In other words where might be a natural place on Earth that would over power a compass and then some Just about anywhere where the rocks are rich in iron. This would occur near iron ore, basalt, gabbro, and similar iron-rich rocks. You really don't need a lot of magnetite in the rock for this to move the compass needle. You don't even need magnetite - ...


3

The rock you have is most likely not platinum ore. It appears to be sulfide ore most likely composed of galena, pyrite, and maybe copper sulfides such as bornite. It is more likely that your specimen is silver ore rather than platinum ore. Mexico has a long history of silver mining. There is a platinum deposit in southern mexico and it appears to ...


3

Sulfide ore petrography is reflected light is even harder than transmitted light. Unlike transmitted light, colour is actually a very important characteristic feature. But the perception of colour can vary between different light sources, quality and time since polish, microscope lens, and cameras. Therefore, from an image like that it is extremely ...


2

Magnetite is a type of iron ore and does not significantly affect the Earth's magnetic field. It would not protect you from cosmic radiation. However, cosmic radiation is more intense high in the atmosphere, so airline cabin crew and people living on high mountains are slightly more at risk. If you are worried about how to avoid radiation damage, the thing ...


2

The magnetic field stops the charged particles mostly by trapping them along their fields lines (globally parallel to the ground at most latitudes, plunging to the ground near the poles (therefore allowing northern lights). If you 1up nature and build a massive electromagnet, you could at most create a secondary pole, which would act as particle channel to ...


2

Although the other answers have correctly pointed out that this isn't a relevant thing on Earth, it should be mentioned that such an effect does occur on the Moon: it is the likely cause for the Lunar swirls. These are though to be the result of magnetic anomalies causing local shielding of the surface from solar wind. This effect prevents the regions from ...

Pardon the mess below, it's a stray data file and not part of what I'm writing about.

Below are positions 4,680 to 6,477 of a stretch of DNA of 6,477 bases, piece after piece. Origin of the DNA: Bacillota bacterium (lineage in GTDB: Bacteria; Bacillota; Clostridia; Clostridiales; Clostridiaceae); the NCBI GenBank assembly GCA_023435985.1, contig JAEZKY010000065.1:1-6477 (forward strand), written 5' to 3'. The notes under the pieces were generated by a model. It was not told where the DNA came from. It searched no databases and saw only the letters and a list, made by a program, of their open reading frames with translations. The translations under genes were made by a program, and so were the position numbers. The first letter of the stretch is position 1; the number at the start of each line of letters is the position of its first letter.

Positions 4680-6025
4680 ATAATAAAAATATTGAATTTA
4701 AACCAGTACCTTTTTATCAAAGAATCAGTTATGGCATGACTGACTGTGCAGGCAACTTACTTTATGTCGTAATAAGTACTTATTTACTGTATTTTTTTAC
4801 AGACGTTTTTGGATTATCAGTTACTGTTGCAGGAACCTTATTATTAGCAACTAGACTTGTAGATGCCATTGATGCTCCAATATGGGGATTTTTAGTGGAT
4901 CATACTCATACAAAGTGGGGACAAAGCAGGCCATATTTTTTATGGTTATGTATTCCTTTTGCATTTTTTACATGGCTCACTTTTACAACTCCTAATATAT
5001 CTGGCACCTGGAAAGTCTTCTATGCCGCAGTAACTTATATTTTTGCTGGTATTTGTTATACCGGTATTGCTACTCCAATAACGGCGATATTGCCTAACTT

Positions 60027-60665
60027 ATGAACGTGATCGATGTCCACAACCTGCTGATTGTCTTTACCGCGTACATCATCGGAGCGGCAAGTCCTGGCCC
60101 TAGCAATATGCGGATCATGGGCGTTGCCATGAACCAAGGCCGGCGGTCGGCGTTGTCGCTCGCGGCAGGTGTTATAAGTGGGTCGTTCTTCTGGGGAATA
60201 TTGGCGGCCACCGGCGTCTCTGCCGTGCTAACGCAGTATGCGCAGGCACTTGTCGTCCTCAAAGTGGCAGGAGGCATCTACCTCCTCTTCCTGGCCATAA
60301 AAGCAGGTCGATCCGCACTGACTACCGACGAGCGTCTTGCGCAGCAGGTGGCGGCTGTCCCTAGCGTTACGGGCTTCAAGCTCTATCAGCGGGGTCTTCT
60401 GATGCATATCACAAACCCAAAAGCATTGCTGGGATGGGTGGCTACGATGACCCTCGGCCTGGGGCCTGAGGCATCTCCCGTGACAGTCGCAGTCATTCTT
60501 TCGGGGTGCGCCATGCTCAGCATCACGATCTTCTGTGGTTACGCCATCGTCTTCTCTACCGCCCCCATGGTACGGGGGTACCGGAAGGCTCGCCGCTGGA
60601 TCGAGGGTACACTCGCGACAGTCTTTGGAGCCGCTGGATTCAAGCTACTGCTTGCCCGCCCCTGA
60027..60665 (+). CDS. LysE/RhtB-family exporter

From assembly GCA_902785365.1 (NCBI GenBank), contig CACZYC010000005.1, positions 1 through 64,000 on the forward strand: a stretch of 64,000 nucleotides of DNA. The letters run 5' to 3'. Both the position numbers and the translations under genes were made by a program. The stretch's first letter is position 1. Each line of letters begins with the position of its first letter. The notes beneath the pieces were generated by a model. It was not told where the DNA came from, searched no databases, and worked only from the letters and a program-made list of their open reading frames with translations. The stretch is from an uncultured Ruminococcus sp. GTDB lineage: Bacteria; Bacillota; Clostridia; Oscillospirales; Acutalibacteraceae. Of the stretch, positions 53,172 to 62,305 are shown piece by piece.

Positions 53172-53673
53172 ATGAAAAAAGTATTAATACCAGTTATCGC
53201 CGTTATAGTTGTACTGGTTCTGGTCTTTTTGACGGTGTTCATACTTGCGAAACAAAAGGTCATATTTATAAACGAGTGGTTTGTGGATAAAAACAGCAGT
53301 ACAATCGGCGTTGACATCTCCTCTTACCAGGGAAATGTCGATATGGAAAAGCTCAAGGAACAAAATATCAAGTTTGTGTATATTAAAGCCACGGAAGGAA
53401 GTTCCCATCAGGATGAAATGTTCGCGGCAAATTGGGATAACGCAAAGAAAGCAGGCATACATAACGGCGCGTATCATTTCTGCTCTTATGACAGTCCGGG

1

There are active geological processes that lead to separation of mineral constituents. A source material that contains specific primary minerals, with some transport mechanism (eg convection or liquid flows) to physically separate them and 'trapping' conditions that allow them to accumulate are all required. Processes that result in minerals being separated ...


1

This somewhat of a naive question. Firstly what type of ore do you want: iron ore, gold, tin, nickel, copper, silver-lead-zinc, lithium, ... etc. Also, the difference between an ore deposit and a mineral deposit is economics - can profit be made by digging it up, processing it and turning it into a saleable commodity: gold bars, ingot or sheets of copper, ...


1

Cluster in this situation refers to a grouping or a number of mining operations within a giving area. Sometimes deposits of minerals with sand deposits is such that a number of smaller deposits is created instead of one larger more continuous deposit. When this happens it sometimes makes more sense to mine the deposits as separate pits instead of one large ...